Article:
The second thing [came up when] I was listening to the book on tape as I was trying to decide whether I wanted to do it, and I started to think a lot about the male gaze, objectification. Everybody objectifies. I don’t care who you are. Everybody objectifies. I know the human being. It’s what we do. [But] it seems that only men weaponize it. If we’re an alphabetical spectrum, Larry’s a serial killer, so he’s Z. And if Larry’s Z, then where do the rest of us fall? Because I don’t think any of us are [an A], as pure as we’d to think. That’s personally how I feel.
So I said where’s Jimmy fall? Not the real Jimmy Keene, Jimmy Keene my character — where does he fall on this spectrum? The key for Jimmy, as he’s told early on, is: “You have to find common ground with this monster or you will never get him to talk.” How do you find common ground with a serial killer? Where does it intersect? Well, most men intersect certainly on objectification. That’s an easy way to strike up a conversation. So that’s where I start.
Then the third thing was there was a moment in the book when Jimmy quotes Larry Hall. [The quote] made me pull my car over on the side of the road. It shook me that much. I had to take a minute. And when we did the table read for the first time, Paul, reading that line, that very line, broke down. He couldn’t stay in character. [The line] shows up in Episode 5, and it’s factually sourced. It’s the most depressing thing I’ve ever heard. It’s just the ultimate horror.
Sorry, if you don’t want to say, that’s fine, but what was the line?
I can’t say it. No, you got to watch the show. We don’t want to spoil it.
When it came to writing the dialogue between Jimmy and Larry, how often were you able to source out what was said? There had to be a give and take between what you knew was said and what needed to be said for the story you’re telling to work.
Well, Jimmy’s description of his dance with Larry in the book is sometimes more paraphrased, so it’s hard to say what the specifics are. I had to reconstruct the dance between these two guys. And once I said, “Well, I’m going into the buzzsaw that is misogyny,” then I at least had a thematic template.
I started with Larry. Larry would say these bizarre things. And Jimmy would be, “OK, I’m just going to try to keep up here in this conversation.” Then as time goes on, Jimmy has to start instigating the conversation, so he has to start telling stories about himself. Some of them are true, some of them are lies. But once the toxicity of [Larry’s] loneliness meets up against the toxicity of his hatred for women, once those two come together, maybe he’ll confess. And that’s the key.
So some of those conversations come right from the book, including the one that I was talking about [in Episode 5]. Others I had to put on my weird transportation hat and teleport myself into Larry’s head, which is always cool.
Courtesy of Apple TV+
How do you write a character who’s a serial killer, or a suspected serial killer, without steering too far toward either extreme? That he’s either a terrifying, one-of-a-kind monster, or just a normal guy with a big secret?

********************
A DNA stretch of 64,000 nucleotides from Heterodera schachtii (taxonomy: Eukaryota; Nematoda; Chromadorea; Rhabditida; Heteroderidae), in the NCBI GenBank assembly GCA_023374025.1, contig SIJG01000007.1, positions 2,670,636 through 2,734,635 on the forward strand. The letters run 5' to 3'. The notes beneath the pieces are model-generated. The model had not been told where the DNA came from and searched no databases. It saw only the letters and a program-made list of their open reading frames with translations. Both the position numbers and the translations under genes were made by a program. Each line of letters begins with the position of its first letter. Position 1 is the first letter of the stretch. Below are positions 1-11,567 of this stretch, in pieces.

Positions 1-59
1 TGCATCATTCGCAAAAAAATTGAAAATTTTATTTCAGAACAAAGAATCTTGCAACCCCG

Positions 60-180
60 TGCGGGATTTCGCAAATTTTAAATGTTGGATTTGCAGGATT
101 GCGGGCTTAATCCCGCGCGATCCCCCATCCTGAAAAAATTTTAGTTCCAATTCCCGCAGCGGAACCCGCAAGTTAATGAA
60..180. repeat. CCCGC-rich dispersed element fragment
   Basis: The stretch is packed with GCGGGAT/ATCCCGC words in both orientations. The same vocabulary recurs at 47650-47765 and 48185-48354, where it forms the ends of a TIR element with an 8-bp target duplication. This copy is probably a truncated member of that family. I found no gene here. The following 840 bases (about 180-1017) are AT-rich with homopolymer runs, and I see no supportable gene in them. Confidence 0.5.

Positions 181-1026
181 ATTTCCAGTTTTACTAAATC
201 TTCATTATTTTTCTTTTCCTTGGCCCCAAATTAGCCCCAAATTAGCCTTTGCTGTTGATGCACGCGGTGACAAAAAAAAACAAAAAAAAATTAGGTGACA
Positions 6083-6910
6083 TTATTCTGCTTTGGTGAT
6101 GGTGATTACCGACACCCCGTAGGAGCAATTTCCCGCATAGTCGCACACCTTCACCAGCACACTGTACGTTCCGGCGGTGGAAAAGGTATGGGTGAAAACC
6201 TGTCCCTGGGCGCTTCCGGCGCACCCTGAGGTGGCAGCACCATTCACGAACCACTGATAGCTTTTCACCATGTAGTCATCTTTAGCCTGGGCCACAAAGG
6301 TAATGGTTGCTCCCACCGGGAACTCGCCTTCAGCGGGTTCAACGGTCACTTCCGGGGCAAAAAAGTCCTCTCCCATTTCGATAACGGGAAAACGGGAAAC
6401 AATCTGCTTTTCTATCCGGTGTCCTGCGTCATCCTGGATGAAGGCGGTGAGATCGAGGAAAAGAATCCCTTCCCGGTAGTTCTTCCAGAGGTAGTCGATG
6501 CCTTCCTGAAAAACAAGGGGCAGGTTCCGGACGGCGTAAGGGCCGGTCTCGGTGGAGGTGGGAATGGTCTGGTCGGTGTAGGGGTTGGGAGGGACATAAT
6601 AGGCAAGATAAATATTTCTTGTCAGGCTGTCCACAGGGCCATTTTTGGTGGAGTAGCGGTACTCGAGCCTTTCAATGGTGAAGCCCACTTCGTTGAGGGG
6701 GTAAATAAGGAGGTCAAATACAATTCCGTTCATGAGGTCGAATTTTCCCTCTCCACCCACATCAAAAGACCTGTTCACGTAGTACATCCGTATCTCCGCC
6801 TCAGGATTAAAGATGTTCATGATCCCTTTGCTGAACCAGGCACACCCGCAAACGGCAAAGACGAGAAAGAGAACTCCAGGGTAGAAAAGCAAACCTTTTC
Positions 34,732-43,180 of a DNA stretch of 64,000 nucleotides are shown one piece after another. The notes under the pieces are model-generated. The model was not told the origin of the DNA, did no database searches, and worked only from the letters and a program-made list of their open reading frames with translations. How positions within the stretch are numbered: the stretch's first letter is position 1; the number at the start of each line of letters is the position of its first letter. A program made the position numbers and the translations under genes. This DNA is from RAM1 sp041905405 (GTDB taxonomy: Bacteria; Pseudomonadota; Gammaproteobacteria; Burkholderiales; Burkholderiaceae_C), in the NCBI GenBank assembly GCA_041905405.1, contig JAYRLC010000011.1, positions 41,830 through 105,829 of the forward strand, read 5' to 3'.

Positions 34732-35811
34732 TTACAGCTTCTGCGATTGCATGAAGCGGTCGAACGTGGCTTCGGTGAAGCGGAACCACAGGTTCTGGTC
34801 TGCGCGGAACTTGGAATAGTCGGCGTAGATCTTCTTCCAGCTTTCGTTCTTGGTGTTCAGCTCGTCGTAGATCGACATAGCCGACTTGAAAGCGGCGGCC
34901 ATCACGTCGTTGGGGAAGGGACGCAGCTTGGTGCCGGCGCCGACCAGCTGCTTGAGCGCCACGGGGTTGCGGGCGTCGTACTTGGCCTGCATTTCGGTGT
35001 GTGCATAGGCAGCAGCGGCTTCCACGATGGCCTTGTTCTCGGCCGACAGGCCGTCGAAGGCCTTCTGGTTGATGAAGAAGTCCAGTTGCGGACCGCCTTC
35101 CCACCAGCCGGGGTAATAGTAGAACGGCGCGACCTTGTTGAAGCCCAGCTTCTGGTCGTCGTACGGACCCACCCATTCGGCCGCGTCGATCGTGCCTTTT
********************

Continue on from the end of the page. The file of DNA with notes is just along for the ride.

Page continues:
Larry is a monster. Larry is irredeemable. That is not up for discussion. But he is also a human monster. So how do you tell the story of somebody like that, and you’re evoking empathy, not sympathy? I don’t sympathize with Larry. He’s never been convicted, but he potentially killed 20 to 40 women, so I don’t sympathize with him. But at the same time, I empathize with the abject loneliness that exists in that person. Where I found a place to show that was through his relationship with his brother, which is the only healthy relationship he has. The Larry-Gary scenes helped humanize Larry more than anything.
Were there any key aspects to Larry that you pulled from reality?
Jimmy had told me a couple of things that made me go, “Oh, I love that.” One was that when Larry would get really excited about a concept, his eyes would bulge. I just found that absolutely fascinating because I knew somebody who did that. They’d emphasize a point, but their eyes would shoot up like something in Roger Rabbit. It’s a specific direction I gave Paul, too: “When Larry gets jacked up, bulge his eyes.”
There was a couple of details Jimmy gave me that weren’t necessarily in the book. They were from emails he sent me. The other was, I noticed early that our instinct as writers [left him] sounding like a Bond villain. So one of my questions for Jimmy was, “Did Larry swear?” Because our instinct — I don’t know why the hell it is, [maybe] it’s from watching too many serial killer and Bond movies over our lives — [but] the instinct when you [write] a serial killer is to have him speak very precisely. So I wrote to Jimmy and he said, “Yeah, [he swore] all the time.” I was like, “Oh, thank God!” That helped humanize [Larry] because you don’t think a serial killer’s just sitting around saying, “I watched that fucking Julia Roberts movie last night and it sucks.” You know what I mean? But they are. They are.
With “Black Bird’s” debut, what’s next for you?
I think I can talk about it. I’m working on a project for Apple TV+ based on a podcast called “Firebug,” which was about the greatest serial arsonist in California’s history. Then I’m hoping to do an adaptation of my next novel, which won’t come out until the spring of next year. That’s a passion project of mine. [It’s set] during the summer leading up to the desegregation of the public schools in Boston in 1974. So that’s something that I’ve long wanted to tell, and I finally told it. Those are my two. That’s it. I don’t think I’m going to write a movie ever– I feel like I’ve written my last movie. I’m a TV guy. I’m just a TV guy.
“Black Bird” premiered its first two episodes Friday, July 8 on Apple TV+. New episodes will be released weekly.